Huntsville, meet Pipe Man


Huntsville’s latest and much-anticipated public art installation has finally arrived after a delay of several months.

Pipe Man, an 18-foot tall by 4-foot wide floating sculpture in the Muskoka River adjacent to the Town Docks, was created by Pipefusion in honour of the company’s 35th anniversary. Made of high-density polyethylene (HDPE), the same material the company uses in industrial and floating dock applications, it has the likeness of Tom Thomson – who often had a pipe in hand – die-cut on one side and 35 ripples forming a stylized version of the Pipefusion logo die-cut on the other. The original concept for the art was a collaboration between Pipefusion staff and local artist Beverley Hawksley.

Pipefusion owner, Jan Nyquist, wanted to give something back to Huntsville as thanks for the community’s support. When he approached the Town, they suggested public art that incorporated Pipefusion’s materials and processes.  Staff worked with Transport Canada and the Navigation Protection Program to secure permission for the statue location.

“We’re honoured and happy to make this donation to the Town of Huntsville and we appreciate the support we’ve had from the town over the years,” said Nyquist immediately following the installation. “We wanted to give something back.”

Pipe Man waves

A view of the sculpture’s waves which face the shore opposite the Town Docks

Pipe Man was originally to be installed during the summer months, but engineering challenges delayed the installation until today.

In a release this afternoon, Nyquist said, “I am very proud to have been in business in Huntsville for 35 years, and this gift is a public way to say thank you to our community, our customers and our staff. We have worked hard to provide a sustainable art piece that will generate interest and conversation. As happens in business, we have had some challenges along the way. Our creative and competent staff have solved the problems, and Pipe Man is now installed in the Muskoka River.”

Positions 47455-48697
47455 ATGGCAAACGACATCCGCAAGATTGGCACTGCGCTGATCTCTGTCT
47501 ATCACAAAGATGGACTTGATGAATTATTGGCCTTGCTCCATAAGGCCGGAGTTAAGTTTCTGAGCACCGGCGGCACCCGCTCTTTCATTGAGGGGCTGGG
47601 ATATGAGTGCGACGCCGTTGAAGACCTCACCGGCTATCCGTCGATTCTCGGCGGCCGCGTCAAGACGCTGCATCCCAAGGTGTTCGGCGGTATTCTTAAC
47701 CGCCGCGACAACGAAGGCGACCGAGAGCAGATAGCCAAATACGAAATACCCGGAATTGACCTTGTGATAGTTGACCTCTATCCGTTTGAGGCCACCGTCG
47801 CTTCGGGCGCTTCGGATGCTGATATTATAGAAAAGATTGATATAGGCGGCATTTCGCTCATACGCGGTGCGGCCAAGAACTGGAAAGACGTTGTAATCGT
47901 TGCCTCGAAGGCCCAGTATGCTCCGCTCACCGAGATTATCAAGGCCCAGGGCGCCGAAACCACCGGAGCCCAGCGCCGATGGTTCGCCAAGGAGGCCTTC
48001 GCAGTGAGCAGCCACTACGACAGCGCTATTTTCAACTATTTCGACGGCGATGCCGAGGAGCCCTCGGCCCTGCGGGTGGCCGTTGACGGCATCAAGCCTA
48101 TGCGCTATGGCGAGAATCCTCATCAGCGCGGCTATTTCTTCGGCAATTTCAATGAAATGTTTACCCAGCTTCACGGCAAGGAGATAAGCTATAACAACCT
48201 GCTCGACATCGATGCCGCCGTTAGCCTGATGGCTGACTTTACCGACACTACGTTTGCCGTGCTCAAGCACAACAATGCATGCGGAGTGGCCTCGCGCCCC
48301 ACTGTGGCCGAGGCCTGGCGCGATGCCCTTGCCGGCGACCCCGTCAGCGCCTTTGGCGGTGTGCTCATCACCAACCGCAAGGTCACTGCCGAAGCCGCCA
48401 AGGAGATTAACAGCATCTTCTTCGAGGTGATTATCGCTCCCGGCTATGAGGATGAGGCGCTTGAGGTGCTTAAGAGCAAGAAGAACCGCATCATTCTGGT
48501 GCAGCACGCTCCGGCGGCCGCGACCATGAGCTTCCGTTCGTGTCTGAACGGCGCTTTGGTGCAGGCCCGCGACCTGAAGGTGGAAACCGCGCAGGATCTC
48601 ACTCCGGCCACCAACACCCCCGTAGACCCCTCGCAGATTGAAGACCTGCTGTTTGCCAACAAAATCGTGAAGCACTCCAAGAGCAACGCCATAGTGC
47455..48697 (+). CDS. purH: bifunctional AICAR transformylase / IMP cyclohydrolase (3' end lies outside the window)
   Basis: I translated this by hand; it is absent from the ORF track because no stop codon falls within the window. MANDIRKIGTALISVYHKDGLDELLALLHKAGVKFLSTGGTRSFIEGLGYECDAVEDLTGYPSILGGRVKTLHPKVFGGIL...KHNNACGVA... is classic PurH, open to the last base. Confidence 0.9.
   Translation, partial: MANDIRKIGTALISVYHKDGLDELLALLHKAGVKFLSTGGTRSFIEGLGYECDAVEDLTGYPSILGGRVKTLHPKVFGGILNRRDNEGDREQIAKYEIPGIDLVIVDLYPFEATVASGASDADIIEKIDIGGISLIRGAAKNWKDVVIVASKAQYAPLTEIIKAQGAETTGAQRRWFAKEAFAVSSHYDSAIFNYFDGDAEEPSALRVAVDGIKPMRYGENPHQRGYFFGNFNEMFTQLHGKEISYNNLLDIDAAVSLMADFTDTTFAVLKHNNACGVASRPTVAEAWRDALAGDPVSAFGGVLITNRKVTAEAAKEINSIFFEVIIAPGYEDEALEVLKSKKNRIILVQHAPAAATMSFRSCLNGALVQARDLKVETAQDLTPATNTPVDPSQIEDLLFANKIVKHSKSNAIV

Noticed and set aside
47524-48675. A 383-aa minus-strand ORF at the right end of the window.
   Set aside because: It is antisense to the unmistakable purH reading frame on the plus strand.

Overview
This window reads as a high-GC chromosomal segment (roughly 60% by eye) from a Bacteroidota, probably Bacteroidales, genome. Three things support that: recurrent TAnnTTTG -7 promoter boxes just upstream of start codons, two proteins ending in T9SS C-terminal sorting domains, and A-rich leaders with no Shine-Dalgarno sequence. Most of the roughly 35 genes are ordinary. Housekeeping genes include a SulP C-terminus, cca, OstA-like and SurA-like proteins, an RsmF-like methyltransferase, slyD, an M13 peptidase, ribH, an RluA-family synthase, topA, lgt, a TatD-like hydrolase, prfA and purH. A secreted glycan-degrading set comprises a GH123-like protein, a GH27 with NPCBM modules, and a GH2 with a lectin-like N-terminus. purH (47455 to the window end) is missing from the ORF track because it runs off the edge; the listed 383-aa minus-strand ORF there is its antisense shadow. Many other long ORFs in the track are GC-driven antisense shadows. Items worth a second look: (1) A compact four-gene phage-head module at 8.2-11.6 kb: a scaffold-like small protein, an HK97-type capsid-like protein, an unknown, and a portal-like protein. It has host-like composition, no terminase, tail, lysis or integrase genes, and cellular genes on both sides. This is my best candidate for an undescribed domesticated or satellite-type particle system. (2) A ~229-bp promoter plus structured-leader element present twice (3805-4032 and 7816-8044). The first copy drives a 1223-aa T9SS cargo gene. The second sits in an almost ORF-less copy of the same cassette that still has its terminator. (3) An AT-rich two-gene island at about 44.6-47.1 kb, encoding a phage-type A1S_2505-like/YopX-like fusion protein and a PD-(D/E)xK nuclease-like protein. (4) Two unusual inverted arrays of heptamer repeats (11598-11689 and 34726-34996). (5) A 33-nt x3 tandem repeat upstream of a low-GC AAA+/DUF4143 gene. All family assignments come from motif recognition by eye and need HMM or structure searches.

The sculpture uses the same technology as the company’s NyDock product, which will allow it to freeze in place when the river ices over so that it can remain visible year-round. It will be lit from within at night.

Earlier this season, Pipefusion also installed a heritage mural on the swing bridge.

Read more about Pipe Man here.

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  1. Robert Attfield on

    I drove over the bridge this afternoon and noticed the Pipe Man in the River. It seemed to me to be a piece of derelict pier footing gone awry. I admire the attempted creativity of the piece, but as a piece of art work, it fails utterly in my view. I suspect it may be somewhat of a marine hazard at night, as well. I hope it disappears soon.

  2. Susan E Zimmer on

    I am sure the intentions were good but I think if Tom Thomson saw this today, he would roll over in his grave, wherever that may be.

  3. Corinne Shepheard on

    I think Pipeman is awesome. So great to see a city willing to embrace public art and all the controversy that comes with it!

  4. I realize that beauty is in the eye of the beholder so my view that this is trash and an insult to Thompson is a personal one. Up at the Civic Centre on Main Street is a talented tribute to Thompson – a bronze statue by Brenda Wainman.

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